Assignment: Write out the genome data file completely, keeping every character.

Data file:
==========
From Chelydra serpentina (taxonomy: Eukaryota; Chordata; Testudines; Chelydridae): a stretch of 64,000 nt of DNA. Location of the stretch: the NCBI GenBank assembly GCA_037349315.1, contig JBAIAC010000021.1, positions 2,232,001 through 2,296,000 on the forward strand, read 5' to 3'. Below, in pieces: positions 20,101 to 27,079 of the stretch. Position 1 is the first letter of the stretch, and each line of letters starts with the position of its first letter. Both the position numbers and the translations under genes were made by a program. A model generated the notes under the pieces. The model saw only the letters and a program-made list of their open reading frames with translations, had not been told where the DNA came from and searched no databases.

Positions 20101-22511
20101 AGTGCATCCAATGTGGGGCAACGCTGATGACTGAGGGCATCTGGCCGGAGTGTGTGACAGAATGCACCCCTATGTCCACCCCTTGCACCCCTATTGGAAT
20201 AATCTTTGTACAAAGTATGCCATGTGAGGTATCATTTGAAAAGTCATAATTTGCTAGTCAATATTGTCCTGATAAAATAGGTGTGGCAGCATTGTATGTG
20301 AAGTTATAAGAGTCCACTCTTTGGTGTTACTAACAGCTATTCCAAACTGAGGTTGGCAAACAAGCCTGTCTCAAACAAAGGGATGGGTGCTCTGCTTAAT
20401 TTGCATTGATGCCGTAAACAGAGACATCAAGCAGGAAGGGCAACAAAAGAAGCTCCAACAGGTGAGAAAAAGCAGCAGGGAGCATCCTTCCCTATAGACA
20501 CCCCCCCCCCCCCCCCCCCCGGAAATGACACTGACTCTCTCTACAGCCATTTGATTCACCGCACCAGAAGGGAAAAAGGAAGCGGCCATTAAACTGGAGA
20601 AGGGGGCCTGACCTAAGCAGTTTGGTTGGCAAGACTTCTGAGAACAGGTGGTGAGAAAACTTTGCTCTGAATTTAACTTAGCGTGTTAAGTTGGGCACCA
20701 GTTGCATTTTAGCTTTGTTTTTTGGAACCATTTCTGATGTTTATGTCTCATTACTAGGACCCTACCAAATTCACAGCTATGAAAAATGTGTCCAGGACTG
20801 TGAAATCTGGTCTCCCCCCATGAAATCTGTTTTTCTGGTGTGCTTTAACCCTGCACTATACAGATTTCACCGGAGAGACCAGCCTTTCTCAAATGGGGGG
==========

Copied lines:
From Chelydra serpentina (taxonomy: Eukaryota; Chordata; Testudines; Chelydridae): a stretch of 64,000 nt of DNA. Location of the stretch: the NCBI GenBank assembly GCA_037349315.1, contig JBAIAC010000021.1, positions 2,232,001 through 2,296,000 on the forward strand, read 5' to 3'. Below, in pieces: positions 20,101 to 27,079 of the stretch. Position 1 is the first letter of the stretch, and each line of letters starts with the position of its first letter. Both the position numbers and the translations under genes were made by a program. A model generated the notes under the pieces. The model saw only the letters and a program-made list of their open reading frames with translations, had not been told where the DNA came from and searched no databases.

Positions 20101-22511
20101 AGTGCATCCAATGTGGGGCAACGCTGATGACTGAGGGCATCTGGCCGGAGTGTGTGACAGAATGCACCCCTATGTCCACCCCTTGCACCCCTATTGGAAT
20201 AATCTTTGTACAAAGTATGCCATGTGAGGTATCATTTGAAAAGTCATAATTTGCTAGTCAATATTGTCCTGATAAAATAGGTGTGGCAGCATTGTATGTG
20301 AAGTTATAAGAGTCCACTCTTTGGTGTTACTAACAGCTATTCCAAACTGAGGTTGGCAAACAAGCCTGTCTCAAACAAAGGGATGGGTGCTCTGCTTAAT
20401 TTGCATTGATGCCGTAAACAGAGACATCAAGCAGGAAGGGCAACAAAAGAAGCTCCAACAGGTGAGAAAAAGCAGCAGGGAGCATCCTTCCCTATAGACA
20501 CCCCCCCCCCCCCCCCCCCCGGAAATGACACTGACTCTCTCTACAGCCATTTGATTCACCGCACCAGAAGGGAAAAAGGAAGCGGCCATTAAACTGGAGA
20601 AGGGGGCCTGACCTAAGCAGTTTGGTTGGCAAGACTTCTGAGAACAGGTGGTGAGAAAACTTTGCTCTGAATTTAACTTAGCGTGTTAAGTTGGGCACCA
20701 GTTGCATTTTAGCTTTGTTTTTTGGAACCATTTCTGATGTTTATGTCTCATTACTAGGACCCTACCAAATTCACAGCTATGAAAAATGTGTCCAGGACTG
20801 TGAAATCTGGTCTCCCCCCATGAAATCTGTTTTTCTGGTGTGCTTTAACCCTGCACTATACAGATTTCACCGGAGAGACCAGCCTTTCTCAAATGGGGGG